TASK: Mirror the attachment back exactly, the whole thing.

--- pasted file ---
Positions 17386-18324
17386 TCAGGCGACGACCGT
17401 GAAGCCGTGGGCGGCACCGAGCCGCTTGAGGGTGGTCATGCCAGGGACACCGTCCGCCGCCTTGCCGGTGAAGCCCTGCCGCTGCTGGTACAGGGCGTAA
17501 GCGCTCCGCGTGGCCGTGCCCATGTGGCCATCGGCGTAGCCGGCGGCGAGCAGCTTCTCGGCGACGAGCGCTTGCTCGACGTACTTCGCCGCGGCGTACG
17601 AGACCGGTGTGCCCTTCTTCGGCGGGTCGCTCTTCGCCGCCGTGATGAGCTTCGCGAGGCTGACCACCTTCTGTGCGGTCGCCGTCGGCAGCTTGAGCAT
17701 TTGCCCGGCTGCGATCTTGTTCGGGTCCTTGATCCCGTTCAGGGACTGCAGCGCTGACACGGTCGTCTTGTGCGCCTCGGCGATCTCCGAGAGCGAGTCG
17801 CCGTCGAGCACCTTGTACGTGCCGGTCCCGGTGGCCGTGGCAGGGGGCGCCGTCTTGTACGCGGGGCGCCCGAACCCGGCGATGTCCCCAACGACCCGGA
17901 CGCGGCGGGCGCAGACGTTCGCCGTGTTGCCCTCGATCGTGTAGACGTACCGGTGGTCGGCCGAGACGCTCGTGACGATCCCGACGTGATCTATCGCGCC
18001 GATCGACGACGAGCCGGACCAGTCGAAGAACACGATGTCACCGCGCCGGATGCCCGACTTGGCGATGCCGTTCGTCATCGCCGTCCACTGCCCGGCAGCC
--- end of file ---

Positions 17386-18324
17386 TCAGGCGACGACCGT
17401 GAAGCCGTGGGCGGCACCGAGCCGCTTGAGGGTGGTCATGCCAGGGACACCGTCCGCCGCCTTGCCGGTGAAGCCCTGCCGCTGCTGGTACAGGGCGTAA
17501 GCGCTCCGCGTGGCCGTGCCCATGTGGCCATCGGCGTAGCCGGCGGCGAGCAGCTTCTCGGCGACGAGCGCTTGCTCGACGTACTTCGCCGCGGCGTACG
17601 AGACCGGTGTGCCCTTCTTCGGCGGGTCGCTCTTCGCCGCCGTGATGAGCTTCGCGAGGCTGACCACCTTCTGTGCGGTCGCCGTCGGCAGCTTGAGCAT
17701 TTGCCCGGCTGCGATCTTGTTCGGGTCCTTGATCCCGTTCAGGGACTGCAGCGCTGACACGGTCGTCTTGTGCGCCTCGGCGATCTCCGAGAGCGAGTCG
17801 CCGTCGAGCACCTTGTACGTGCCGGTCCCGGTGGCCGTGGCAGGGGGCGCCGTCTTGTACGCGGGGCGCCCGAACCCGGCGATGTCCCCAACGACCCGGA
17901 CGCGGCGGGCGCAGACGTTCGCCGTGTTGCCCTCGATCGTGTAGACGTACCGGTGGTCGGCCGAGACGCTCGTGACGATCCCGACGTGATCTATCGCGCC
18001 GATCGACGACGAGCCGGACCAGTCGAAGAACACGATGTCACCGCGCCGGATGCCCGACTTGGCGATGCCGTTCGTCATCGCCGTCCACTGCCCGGCAGCC